The Culture of Secrecy in Japanese Religion  book cover
SAVE
$12.59
1st Edition

The Culture of Secrecy in Japanese Religion





ISBN 9780415546898
Published April 15, 2009 by Routledge
398 Pages - 14 B/W Illustrations

 
SAVE ~ $12.59
was $62.95
USD $50.36

Prices & shipping based on shipping country


Book Description

The Japanese Middle Ages were a period when forms of secrecy dominated religious practice. This fascinating collection traces out the secret characteristics and practices in Japanese religion, as well as analyzing the decline of religious esotericism in Japan.

The essays in this impressive work refer to Esoteric Buddhism as the core of Japan’s "culture of secrecy". Esoteric Buddhism developed in almost all Buddhist countries of Asia, but it was of particular importance in Japan where its impact went far beyond the borders of Buddhism, also affecting Shinto as well as non-religious forms of discourse.

The contributors focus on the impact of Esoteric Buddhism on Japanese culture, and also include comparative chapters on India and China. Whilst concentrating on the Japanese medieval period, this book will give readers familiar with present day Japan, many explanations for the still visible remnants of Japan’s medieval culture of secrecy.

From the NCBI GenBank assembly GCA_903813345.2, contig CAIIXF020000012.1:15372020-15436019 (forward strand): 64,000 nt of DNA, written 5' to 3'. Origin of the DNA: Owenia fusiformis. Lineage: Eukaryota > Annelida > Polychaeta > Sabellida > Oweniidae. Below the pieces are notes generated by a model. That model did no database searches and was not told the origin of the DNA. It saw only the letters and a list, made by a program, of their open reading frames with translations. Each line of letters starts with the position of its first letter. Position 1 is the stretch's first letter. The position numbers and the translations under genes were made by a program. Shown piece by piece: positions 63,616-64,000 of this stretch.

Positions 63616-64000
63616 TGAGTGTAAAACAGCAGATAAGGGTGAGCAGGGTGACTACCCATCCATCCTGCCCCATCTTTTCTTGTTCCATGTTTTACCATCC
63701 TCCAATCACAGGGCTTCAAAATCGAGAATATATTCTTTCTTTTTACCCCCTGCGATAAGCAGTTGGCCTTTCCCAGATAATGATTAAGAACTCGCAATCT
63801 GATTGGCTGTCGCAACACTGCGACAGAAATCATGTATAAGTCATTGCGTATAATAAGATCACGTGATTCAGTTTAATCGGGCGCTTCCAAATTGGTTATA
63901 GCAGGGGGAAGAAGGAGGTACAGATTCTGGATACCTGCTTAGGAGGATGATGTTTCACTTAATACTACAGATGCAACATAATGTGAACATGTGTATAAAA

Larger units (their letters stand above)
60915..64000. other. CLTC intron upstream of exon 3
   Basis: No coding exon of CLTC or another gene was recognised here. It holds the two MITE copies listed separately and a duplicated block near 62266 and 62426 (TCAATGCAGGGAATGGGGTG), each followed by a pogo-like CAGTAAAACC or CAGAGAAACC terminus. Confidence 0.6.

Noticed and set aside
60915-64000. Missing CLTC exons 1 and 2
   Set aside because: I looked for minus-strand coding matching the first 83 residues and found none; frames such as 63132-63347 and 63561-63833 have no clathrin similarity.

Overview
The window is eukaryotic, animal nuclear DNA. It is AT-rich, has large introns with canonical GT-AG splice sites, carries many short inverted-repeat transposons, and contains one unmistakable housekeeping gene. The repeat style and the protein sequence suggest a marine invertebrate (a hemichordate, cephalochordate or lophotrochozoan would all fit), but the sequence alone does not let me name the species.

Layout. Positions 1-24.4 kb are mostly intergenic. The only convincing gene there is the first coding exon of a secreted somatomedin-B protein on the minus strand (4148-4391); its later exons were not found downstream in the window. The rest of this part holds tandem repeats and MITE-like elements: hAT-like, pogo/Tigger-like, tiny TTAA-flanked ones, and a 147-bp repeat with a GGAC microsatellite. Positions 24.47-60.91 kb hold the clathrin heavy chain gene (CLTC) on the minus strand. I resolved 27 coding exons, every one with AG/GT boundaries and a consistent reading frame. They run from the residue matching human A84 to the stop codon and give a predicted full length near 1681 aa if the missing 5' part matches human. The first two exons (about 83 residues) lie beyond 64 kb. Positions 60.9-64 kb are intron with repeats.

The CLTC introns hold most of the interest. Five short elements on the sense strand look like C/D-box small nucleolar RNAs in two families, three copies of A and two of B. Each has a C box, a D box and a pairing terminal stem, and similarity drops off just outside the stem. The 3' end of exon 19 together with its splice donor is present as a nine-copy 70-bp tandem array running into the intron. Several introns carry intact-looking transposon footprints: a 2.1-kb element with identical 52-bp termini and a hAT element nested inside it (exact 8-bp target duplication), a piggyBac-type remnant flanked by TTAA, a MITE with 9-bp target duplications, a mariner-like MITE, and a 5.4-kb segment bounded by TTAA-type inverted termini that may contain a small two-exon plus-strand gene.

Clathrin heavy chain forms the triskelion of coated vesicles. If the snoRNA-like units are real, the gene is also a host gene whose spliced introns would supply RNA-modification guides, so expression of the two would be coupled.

Table of Contents

1. Introduction: Japan's Medieval Culture of Secrecy  Part 1: Prologue  2. Secrets, Secrecy, and the Study of Religions  3. The Problem of Secrecy in Indian Tantric Buddhism  4. Myth and Secrecy in Tang-Period Tantric Buddhism  Part 2: Japan's Medieval Culture of Secrecy  5. Secrecy in Japanese Esoteric Buddhism  6. Reconsidering the Taxonomy of the "Esoteric"  7. Knowing vs. Owning a Secret  8. Secrecy, Sex and Apocrypha  9. Esotericism in Noh Commentaries and Plays  10. The Elephant in the Room  11. Myths, Rites, and Icons  12. Two Modes of Secrecy  Part 3: The Demise of Secrecy  13. When Secrecy Ends  14. Hiding the Shoguns  15. "Esoteric" and "Public" 

...
View More

Editor(s)

Biography

Bernhard Scheid is a Research Fellow at the Institute for the Cultural and Intellectual History of Asia at the Austrian Academy of Sciences.

Mark Teeuwen is Professor of Japanese Studies at the University of Oslo, Norway.